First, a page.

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The Village of Chatillon d’Azergues (Rhone, France), photographed by Milardello, 2009

Aimon de Varennes, a native of Chatillon d’Azergues in the Lyonnais district of France, claims to have unearthed the tale of Florimont during a trip to Philippopolis (now Plovdiv, Bulgaria) in the late 12th century. He may have in fact travelled to that part of the world, but his assertion that he translated the text from Greek to Latin and then into French appears to be fictive, though he retains certain ‘Greek’ words, which in fact demonstrate a very elementary knowledge of the language. The author’s intentions and his claims as to the origins of the tale are laid out at the beginning of the text in Harley MS 4487, one of the manuscripts of the text in the British Library:

Aymez….Fist le Rommans si sagement         Aymon conceived the romance well

(f. 3r: column 1, lines 8-9)

Il lavoit en grece veue                                           He had seen it in Greece

……..

A Phelippole la trova                                            He found it in Philippolis

A chastillon len aporta                                         Brought it to Chatillon

Ainsi com il lavoit enpris                                     As he had learned it

Lat de latin en romanz mis                                 He changed it from Latin into Romance

(lines 31-36)

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Opening folio with author’s name and 14th century ownership inscription, 'Pierre Derloit prestre ?Corodathis' in the lower margin, Florimont, France, East (?Lotharingia), 1295, Harley MS 4487, f. 3r

The romance of Florimont is in two parts, beginning with the story of the original King Philip I of Macedonia, whose daughter and heiress, Romadanaple married Florimont (‘flower of the world’), son of Mataquas, Duke of Albania. Their son, Philip II, married Olympias and was father to Alexander the Great.

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Olympias giving birth to Alexander the Great, with two eagles on the roof of the palace (foretelling Alexander's two empires in Europe and Asia), Netherlands, S. (Bruges); c. 1485 – 1490, Royal MS 20 C III f. 15r

In some versions of the legend, Nectanebus, the last pharaoh, is involved in Alexander’s conception, as depicted in this miniature from a manuscript of the Roman d’Alexandre en Prose.

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The conception of Alexander, with Nectanebus in the form of a dragon, flying over Queen Olympias and King Philip in bed, Roman d’Alexandre en prose, France, N. or Netherlands, S., 1st quarter of the 14th century, Royal MS 20 A V, f. 6r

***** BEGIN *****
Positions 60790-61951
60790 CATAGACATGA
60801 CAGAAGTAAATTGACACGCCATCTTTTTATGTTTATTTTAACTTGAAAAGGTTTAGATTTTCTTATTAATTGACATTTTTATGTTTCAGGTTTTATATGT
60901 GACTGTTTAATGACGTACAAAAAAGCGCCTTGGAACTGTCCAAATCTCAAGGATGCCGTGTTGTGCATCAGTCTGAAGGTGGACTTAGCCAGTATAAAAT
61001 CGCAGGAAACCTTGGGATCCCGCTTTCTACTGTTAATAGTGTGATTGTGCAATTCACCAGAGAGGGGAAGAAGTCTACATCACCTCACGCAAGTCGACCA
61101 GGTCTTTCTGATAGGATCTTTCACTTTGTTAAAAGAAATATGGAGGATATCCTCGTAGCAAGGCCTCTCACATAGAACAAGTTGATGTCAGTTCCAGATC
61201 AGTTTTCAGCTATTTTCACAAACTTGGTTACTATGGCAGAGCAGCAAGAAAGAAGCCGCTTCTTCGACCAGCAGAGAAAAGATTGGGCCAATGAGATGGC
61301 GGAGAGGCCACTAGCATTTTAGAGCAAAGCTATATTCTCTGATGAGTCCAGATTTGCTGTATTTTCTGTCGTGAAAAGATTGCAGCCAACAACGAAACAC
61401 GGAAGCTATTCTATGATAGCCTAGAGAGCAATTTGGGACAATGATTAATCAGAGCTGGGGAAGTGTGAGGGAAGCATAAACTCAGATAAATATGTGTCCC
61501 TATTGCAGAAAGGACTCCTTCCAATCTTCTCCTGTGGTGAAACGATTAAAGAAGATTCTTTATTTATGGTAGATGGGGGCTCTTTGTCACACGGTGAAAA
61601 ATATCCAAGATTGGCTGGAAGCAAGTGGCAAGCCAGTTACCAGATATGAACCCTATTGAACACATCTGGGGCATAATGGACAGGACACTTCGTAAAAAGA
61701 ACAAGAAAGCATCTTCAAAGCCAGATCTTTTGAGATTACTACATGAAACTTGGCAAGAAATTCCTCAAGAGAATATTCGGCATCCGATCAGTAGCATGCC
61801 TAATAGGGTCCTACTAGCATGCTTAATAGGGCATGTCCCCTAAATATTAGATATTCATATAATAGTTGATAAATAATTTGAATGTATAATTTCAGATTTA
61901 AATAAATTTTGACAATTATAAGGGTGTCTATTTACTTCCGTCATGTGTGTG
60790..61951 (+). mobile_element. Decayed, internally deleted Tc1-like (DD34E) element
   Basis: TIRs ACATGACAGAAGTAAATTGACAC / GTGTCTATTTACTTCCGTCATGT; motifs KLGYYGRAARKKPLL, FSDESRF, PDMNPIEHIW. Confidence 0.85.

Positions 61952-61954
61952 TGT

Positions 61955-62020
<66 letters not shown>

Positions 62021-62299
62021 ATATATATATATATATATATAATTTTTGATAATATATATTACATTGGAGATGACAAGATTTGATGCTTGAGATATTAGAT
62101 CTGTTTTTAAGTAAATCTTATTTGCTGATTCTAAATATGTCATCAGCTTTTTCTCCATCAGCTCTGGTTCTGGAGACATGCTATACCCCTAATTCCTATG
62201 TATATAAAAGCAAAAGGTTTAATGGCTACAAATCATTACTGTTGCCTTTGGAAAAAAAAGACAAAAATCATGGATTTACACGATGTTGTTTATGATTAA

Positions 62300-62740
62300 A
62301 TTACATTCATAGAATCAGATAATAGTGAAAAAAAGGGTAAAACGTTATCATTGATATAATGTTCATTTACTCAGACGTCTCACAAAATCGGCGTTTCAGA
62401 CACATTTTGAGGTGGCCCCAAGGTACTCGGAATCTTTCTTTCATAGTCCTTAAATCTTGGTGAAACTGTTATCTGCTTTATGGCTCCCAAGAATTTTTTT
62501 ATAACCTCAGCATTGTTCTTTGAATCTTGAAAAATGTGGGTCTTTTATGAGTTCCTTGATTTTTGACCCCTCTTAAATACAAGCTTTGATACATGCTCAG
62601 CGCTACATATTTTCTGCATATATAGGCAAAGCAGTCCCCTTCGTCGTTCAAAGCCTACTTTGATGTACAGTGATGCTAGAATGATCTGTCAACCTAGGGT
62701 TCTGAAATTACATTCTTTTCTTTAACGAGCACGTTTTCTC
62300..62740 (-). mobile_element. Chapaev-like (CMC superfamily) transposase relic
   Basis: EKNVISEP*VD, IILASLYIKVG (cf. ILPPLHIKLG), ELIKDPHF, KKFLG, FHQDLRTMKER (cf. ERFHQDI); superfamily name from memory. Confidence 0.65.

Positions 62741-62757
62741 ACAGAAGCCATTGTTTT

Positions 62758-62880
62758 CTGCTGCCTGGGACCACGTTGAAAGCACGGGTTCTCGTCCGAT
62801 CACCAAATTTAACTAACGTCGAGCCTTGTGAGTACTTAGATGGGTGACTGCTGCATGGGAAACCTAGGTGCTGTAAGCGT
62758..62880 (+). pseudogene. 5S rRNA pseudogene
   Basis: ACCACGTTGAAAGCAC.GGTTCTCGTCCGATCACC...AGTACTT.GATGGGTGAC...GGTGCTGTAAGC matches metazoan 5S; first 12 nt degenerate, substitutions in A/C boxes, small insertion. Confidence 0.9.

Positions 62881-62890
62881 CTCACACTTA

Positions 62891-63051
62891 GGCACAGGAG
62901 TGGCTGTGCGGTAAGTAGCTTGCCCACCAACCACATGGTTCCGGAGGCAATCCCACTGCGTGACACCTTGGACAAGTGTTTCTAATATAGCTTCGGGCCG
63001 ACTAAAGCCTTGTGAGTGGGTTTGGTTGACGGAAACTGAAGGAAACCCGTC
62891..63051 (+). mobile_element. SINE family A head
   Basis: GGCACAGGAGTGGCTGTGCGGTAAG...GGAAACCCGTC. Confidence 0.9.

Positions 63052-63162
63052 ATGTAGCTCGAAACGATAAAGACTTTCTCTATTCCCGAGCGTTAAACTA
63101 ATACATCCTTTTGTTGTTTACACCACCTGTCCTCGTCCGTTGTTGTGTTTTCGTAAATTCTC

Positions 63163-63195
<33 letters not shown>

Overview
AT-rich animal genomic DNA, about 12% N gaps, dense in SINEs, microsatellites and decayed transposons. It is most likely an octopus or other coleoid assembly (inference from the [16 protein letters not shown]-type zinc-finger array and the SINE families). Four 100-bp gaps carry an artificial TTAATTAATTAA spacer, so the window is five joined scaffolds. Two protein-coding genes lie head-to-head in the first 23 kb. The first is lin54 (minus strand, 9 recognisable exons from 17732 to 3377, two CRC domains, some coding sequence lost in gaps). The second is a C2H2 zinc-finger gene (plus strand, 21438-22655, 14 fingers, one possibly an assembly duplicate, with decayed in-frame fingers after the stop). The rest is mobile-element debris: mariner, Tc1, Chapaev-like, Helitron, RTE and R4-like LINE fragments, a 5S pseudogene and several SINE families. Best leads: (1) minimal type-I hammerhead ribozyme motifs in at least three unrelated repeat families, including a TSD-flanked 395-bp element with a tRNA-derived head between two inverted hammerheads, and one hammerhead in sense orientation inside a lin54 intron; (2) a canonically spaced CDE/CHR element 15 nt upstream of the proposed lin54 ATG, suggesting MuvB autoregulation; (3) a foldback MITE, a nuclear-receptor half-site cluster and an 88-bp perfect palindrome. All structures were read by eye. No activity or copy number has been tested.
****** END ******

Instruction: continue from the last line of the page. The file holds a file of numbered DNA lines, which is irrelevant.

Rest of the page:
The second part of the story tells of Florimont’s victory over the monster terrorising his father’s kingdom and his love for the enchantress of the Isle of Celée, which causes him to reject his birth-right and travel to Albania under the name Pauvre Perdu (Poor lost boy). We do not have an image of Florimont, but here is one of his grandson, Alexander, fighting monsters:

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Alexander fighting monsters, Roman d’Alexandre en prose, France, 1333-1340, Royal MS 19 D I, f. 35v

He defeats Camdiobras, king of Hungary, enemy of Mataquas of Albania, and is awarded the hand of his daughter, Romadanaple, together with his lands, which he unites with his own.

Ward’s Catalogue lists two manuscripts of the Romance of Florimont in the British Library. Both have recently been digitised, as, although they are not illustrated, they are important early copies of the text and contain examples of the south-eastern dialect of French. The earliest of the two manuscripts, Harley MS 4487, is dated to 1295 in the scribal colophon and on the previous page the author states that French is not his mother tongue:

As fransois voel de tant server

Que ma langue lor est sauvage

(f. 85v: column 2, lines 13 and 14)

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The penultimate folio of Florimont, France, East (?Lotharingia), 1295, Harley MS 4487, f. 85v

The later Harley MS 3983 is written in a neat Gothic cursive of the early 14th century with decorated initials and flourishes in the upper margin.

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Text page from Florimont with decorated initials at ‘A lostel le povre perdu’ and ‘Romanadaple la pucelle’, France, 1323, Harley MS 3983, f. 34r

Florimont is followed by a French minstrel’s chronicle known as the Récits d’un ménestrel de Reims that begins with the conquest of Antioch by Godefroi de Bouillon and ends with the death of the eldest son of St Louis, King of France, in 1260, including a fable relating to Ysengrin the wolf and Renard the Fox. The manuscript is dated to 1323 in the scribal colophon at the end of the Florimont text.

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Last folio with colophon, Florimont, France, 1323, Harley MS 3983, f. 81v

There are close to 20 surviving manuscripts of Florimont including several in the Bibliothèque Nationale de France with miniatures illustrating the text.

~Chantry Westwell